I generally hate it when people write reviews about boots without having used them for a long time (long past break-in), but in the case of these I think it's worth noting even without fully breaking them in that if you're looking for a heavy duty, high-shaft backpacking boot in the ~$300 price range that there are far better options out there.
Just as one minor addition as well, I was kind of annoyed to see that the back of the top of the shaft swoops down in a rather steep U shape, making the lowest point on the shaft to be not much higher than a standard mid-height hiker (for consideration of water pouring in if it's too high). These definitely provide intense ankle support, but their height wouldn't provide much wading benefit.
The moral of the story: If you're ok spending $260 (on sale) for boots, you'd probably be best investing in another boot. If Asolo just happens to be the brand of boot that fits you best out of any others and you want to go as light weight as possible for a boot of this kind, knock yourself out.
7" - live chat helped. Shaft height should be standard tech specs!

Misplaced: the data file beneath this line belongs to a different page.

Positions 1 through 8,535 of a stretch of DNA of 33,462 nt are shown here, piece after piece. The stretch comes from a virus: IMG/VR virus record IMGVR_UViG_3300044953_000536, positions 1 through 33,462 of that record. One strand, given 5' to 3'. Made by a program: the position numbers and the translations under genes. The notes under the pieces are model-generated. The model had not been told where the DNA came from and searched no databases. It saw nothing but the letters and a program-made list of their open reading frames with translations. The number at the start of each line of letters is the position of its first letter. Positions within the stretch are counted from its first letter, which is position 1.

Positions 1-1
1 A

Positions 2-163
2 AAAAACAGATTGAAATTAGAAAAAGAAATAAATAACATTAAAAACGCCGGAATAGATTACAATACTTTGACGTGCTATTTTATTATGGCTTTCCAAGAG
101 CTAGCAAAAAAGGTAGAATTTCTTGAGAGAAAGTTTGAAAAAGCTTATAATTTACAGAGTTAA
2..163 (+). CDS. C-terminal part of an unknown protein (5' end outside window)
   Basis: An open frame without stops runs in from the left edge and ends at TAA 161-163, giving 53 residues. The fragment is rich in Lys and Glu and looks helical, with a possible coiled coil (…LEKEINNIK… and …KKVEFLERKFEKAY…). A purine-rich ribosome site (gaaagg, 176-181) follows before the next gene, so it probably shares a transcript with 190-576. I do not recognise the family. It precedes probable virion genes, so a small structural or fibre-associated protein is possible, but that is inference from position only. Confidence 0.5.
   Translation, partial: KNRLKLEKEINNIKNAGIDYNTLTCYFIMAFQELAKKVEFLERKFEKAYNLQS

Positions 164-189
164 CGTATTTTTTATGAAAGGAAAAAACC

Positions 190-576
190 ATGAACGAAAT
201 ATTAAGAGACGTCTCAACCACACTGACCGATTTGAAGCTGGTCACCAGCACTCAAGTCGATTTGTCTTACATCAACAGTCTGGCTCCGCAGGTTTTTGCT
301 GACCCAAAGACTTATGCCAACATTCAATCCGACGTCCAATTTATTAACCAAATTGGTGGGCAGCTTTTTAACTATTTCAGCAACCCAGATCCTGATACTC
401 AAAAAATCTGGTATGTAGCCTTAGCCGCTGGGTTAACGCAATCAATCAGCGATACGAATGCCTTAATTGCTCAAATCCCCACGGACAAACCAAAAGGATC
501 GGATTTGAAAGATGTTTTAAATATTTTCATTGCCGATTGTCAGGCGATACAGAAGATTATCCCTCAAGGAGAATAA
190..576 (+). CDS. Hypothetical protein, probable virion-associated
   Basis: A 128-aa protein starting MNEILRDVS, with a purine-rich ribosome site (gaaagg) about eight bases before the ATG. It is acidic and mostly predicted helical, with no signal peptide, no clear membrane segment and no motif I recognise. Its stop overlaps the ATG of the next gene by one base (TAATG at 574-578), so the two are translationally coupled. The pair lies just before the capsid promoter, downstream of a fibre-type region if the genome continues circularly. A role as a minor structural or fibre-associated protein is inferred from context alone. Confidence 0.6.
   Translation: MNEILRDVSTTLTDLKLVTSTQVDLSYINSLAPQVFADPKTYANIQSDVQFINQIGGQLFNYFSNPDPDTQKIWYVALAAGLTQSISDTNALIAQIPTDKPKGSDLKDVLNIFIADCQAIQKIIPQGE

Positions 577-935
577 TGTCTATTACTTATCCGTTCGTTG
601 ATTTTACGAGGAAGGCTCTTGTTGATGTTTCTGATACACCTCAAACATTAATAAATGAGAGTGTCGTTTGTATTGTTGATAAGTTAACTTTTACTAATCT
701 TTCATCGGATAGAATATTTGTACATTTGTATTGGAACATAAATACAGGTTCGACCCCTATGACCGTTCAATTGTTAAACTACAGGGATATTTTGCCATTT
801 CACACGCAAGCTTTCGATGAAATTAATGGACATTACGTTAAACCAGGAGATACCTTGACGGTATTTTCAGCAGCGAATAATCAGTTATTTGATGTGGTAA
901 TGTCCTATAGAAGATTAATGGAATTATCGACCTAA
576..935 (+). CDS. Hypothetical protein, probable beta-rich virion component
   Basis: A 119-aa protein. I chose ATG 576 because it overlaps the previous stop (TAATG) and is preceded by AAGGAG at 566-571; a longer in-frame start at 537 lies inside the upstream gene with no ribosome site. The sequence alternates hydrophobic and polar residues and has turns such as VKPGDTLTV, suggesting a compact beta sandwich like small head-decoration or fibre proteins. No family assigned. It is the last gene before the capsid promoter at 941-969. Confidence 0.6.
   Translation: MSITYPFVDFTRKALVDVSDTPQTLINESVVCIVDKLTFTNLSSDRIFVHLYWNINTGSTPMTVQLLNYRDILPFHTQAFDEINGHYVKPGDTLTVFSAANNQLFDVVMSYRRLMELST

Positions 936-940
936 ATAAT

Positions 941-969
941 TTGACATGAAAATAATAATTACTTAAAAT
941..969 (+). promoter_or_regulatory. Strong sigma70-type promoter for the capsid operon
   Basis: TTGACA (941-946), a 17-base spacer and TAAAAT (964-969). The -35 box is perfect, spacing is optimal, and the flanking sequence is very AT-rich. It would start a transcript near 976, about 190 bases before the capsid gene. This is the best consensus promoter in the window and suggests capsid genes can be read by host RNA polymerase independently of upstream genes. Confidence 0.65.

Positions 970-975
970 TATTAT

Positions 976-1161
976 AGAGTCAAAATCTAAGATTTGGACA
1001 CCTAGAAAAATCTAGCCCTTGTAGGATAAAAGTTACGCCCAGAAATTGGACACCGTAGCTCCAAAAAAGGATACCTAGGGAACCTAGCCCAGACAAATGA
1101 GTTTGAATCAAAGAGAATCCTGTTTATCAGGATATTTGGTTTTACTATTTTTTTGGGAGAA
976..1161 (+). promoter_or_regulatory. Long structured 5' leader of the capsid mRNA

I'm seeing the Bokta with a built-in gaiter...am I missing something?
I'm sure these would be great rain pants, but what would be the MHW model that would be better for backpacking AND snow/skiing? I'm looking into the Marmot Palisade pant as an option, but they only have large+ sizes left.
Nice knife for what it is, but the blade sticks out far from the handle in width (takes up more space in pocket) and the clip bends out easily making it loose (and very losable). Had mine for about three days before the pocket clip bent out and I dropped it hiking without realizing it. My buddy bought one too and the pocket clip got caught on the frame of his truck as he was getting out one day and the pocket clip broke off. Lots of better knives out there for the price.
How are the HEDGEFROGS for arch support?
How are these for arch support?